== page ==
1997-06-28 - Re: Hettinga’s e$yllogism

Header Data

From: Kent Crispin <kent@songbird.com>
To: cypherpunks@Algebra.COM
Message Hash: 0c39b4a7e38bca8247c9a8f411a511e6a6ef55566721cdc78166b3dcfe2a5337
Message ID: <19970628101134.52512@bywater.songbird.com>
Reply To: <v03020929afd325266f9d@[]>
UTC Datetime: 1997-06-28 17:21:04 UTC
Raw Date: Sun, 29 Jun 1997 01:21:04 +0800

Raw message

From: Kent Crispin <kent@songbird.com>
Date: Sun, 29 Jun 1997 01:21:04 +0800
To: cypherpunks@Algebra.COM
Subject: Re: Hettinga's e$yllogism
In-Reply-To: <v03020929afd325266f9d@[]>
Message-ID: <19970628101134.52512@bywater.songbird.com>
MIME-Version: 1.0
Content-Type: text/plain

On Tue, Jun 24, 1997 at 01:45:35PM -0400, tzeruch@ceddec.com wrote:
> > ... why wouldn't escrow work ...
> Because the government could retroactively reverse transactions.  Currency
> is only as good as far as it is trusted.  Would you accept a transaction
> that if the government opened the crypto, and found that the person that
> sent you the cash was a drug dealer, which meant that all your finances
> are thus contaminated with "drug money", and that they would not only
> seize the transaction, but all other money?  I think not. 

So how is that different than the current situation without 
cryptography?  If people couldn't live with key escrow, how can they 
live with the current situation?  Answer:  they live with the current 
situation because the government abuses you describe are kept below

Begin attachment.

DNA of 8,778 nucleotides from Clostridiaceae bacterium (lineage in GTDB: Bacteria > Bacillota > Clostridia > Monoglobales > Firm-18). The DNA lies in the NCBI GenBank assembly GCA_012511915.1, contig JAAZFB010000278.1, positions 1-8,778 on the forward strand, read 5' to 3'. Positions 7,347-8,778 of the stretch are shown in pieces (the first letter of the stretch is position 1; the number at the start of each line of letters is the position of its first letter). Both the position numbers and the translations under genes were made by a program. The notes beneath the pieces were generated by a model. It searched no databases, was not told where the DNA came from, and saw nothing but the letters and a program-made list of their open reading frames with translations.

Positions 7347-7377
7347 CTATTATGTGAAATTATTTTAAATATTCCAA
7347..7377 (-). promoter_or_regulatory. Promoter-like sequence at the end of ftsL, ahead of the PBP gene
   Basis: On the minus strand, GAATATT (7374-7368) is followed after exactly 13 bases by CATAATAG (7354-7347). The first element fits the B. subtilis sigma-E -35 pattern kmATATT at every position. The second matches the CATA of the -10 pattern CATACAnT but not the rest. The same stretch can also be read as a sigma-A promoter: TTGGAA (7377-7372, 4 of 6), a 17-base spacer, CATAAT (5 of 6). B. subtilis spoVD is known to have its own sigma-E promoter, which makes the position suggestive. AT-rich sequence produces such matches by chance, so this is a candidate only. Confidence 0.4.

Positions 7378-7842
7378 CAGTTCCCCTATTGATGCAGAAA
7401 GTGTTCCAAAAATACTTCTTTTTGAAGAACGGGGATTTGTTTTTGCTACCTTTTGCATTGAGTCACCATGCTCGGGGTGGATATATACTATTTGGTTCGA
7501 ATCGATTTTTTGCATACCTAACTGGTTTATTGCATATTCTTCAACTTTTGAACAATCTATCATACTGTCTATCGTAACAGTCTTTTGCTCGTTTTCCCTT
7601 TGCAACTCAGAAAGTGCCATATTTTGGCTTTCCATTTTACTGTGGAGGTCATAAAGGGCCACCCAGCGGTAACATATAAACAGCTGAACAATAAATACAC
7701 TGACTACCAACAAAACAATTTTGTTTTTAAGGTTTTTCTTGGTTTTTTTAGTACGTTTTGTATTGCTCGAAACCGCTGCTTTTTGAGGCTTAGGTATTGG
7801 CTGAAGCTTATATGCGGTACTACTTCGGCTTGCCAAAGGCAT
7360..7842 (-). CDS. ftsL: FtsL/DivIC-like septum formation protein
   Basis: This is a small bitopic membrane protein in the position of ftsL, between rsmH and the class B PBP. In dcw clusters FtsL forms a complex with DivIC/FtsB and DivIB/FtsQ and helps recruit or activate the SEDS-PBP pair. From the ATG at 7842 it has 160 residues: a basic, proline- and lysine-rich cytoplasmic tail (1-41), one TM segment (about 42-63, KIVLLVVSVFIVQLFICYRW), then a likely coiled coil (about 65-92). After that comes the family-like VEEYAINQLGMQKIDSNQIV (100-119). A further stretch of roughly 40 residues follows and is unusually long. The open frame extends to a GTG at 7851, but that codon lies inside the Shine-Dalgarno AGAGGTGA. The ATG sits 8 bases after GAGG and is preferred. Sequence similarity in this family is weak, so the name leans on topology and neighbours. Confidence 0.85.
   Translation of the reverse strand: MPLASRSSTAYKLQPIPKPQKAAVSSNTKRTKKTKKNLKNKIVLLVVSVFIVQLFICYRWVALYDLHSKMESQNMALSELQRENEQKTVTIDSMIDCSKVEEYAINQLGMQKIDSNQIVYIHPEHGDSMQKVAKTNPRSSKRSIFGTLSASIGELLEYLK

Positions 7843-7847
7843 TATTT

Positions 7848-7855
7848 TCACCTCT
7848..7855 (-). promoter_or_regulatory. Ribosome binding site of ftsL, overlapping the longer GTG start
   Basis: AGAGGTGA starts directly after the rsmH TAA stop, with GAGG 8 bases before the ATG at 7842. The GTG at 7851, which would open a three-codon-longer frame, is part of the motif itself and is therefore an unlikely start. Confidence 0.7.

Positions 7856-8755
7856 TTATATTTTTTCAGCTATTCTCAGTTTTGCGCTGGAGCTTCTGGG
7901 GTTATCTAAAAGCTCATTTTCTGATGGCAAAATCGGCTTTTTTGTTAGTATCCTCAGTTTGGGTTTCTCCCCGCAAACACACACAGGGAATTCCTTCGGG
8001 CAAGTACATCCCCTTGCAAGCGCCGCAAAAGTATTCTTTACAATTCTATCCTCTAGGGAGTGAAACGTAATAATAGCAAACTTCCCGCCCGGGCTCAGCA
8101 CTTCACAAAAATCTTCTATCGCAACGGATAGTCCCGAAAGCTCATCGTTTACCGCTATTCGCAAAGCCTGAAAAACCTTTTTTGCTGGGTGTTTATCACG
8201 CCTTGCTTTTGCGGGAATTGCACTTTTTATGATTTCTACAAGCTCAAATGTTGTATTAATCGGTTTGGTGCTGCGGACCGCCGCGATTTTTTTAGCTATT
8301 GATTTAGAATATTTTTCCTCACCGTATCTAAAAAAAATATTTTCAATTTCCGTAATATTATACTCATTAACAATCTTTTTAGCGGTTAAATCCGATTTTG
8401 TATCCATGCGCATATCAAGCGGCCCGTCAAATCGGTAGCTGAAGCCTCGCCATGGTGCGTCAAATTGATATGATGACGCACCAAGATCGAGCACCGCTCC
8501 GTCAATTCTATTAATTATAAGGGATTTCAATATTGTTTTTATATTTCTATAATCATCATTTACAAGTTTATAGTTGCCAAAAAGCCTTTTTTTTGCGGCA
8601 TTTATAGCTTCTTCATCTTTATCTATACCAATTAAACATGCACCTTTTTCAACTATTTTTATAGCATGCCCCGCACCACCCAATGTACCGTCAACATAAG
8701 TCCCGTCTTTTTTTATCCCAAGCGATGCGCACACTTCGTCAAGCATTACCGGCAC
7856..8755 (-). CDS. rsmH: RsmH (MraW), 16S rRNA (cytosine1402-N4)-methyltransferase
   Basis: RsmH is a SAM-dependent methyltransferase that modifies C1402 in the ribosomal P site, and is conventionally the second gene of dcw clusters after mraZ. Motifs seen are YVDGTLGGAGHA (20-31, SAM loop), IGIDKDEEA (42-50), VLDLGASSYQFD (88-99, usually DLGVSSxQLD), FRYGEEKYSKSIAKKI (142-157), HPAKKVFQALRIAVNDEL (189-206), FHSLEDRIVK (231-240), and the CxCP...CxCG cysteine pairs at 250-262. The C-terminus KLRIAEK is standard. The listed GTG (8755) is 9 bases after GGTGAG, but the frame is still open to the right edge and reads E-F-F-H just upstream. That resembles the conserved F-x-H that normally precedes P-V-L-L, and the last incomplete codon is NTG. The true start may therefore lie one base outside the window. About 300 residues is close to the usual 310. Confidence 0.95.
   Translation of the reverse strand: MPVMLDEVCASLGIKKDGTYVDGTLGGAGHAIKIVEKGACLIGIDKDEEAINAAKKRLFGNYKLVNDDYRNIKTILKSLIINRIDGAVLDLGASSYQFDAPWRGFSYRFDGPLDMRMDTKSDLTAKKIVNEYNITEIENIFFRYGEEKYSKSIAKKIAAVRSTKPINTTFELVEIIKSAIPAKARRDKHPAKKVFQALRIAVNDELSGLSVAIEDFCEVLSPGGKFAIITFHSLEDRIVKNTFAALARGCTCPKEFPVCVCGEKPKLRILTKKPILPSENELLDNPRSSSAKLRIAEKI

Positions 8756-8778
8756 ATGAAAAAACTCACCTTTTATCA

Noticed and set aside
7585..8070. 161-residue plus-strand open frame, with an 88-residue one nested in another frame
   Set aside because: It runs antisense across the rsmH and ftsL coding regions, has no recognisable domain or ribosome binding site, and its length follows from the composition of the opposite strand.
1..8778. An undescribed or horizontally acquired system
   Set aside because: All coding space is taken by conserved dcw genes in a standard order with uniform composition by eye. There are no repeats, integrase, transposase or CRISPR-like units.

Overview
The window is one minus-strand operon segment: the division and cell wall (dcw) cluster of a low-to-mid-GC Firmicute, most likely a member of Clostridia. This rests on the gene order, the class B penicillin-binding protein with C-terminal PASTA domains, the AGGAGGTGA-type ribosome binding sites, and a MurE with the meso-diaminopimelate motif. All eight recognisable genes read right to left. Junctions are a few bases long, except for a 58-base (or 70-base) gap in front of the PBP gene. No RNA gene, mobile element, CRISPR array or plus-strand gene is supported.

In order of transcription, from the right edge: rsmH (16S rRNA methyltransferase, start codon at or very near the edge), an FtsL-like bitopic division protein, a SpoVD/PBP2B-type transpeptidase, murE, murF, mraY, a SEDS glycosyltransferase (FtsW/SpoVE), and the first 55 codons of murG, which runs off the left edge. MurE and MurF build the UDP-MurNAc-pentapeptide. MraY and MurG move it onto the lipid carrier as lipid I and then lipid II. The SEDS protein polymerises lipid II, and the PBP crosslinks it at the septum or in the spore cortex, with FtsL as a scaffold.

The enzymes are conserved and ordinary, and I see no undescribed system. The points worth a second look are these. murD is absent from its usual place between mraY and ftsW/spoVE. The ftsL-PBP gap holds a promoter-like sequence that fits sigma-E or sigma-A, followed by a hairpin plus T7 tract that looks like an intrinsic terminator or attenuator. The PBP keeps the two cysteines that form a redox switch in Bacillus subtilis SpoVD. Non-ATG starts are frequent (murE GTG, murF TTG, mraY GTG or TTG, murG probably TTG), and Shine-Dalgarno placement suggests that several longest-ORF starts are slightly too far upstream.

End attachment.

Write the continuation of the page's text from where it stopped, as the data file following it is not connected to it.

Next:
the revolution threshold.  The same would be the case with key escrow.

> The goverment could also open the note and spend it before you did (for
> things like back taxes).  Assuming it is not a janitor working in the
> building housing the escrow computer who is doing it.
> In effect, key escrow applied to electronic cash is a lein against every
> note that can be executed without your knowledge or consent.

But so what? Right now the government has intimate knowledge of your
finances through tax records and other sources, and has the power to
put liens on your property and your cash for all kinds of reasons.  
And indeed, all too frequently it gets out of control.  But the 
bottom line is that business in the US continues to function.  It 
would continue to function with key escrow, as well.

> There are technical solutions and problems which I can go into further. 
> But, briefly, the goverment will want to track all sides, and anything
> will require huge computer resources to store the escrowed keys.  

Assuming certain models of key escrow, yes.  Under other models, no.  
But imagine the worst case -- GAK creates a huge unwieldy expensive 
computerized infrastructure and associated bureacracy.  What 
happens?  Businesses find other ways to protect their data and 
transactions, huge economic inefficiencies develop, and the whole 
thing collapses and goes away.

It's amazing how little faith libertarians have in the market system,
isn't it?  :-)

Or another scenario:  A janitors at a Government Key Escrow Center is 
caught making billions illegally.  An outcry in Congress, laws are 
repealed, new laws are passed, etc etc etc.  If the system works 
badly it will fail.


> If the government can declare "authentic" currency to have no value
> (especially retroactively), the same rule applies, which is why key escrow
> is equally damaging. 

Governments have devalued currencies many many times in the past
without the need of key escrow...key escrow is an independent issue. 

Kent Crispin				"No reason to get excited",
kent@songbird.com			the thief he kindly spoke...
PGP fingerprint:   B1 8B 72 ED 55 21 5E 44  61 F4 58 0F 72 10 65 55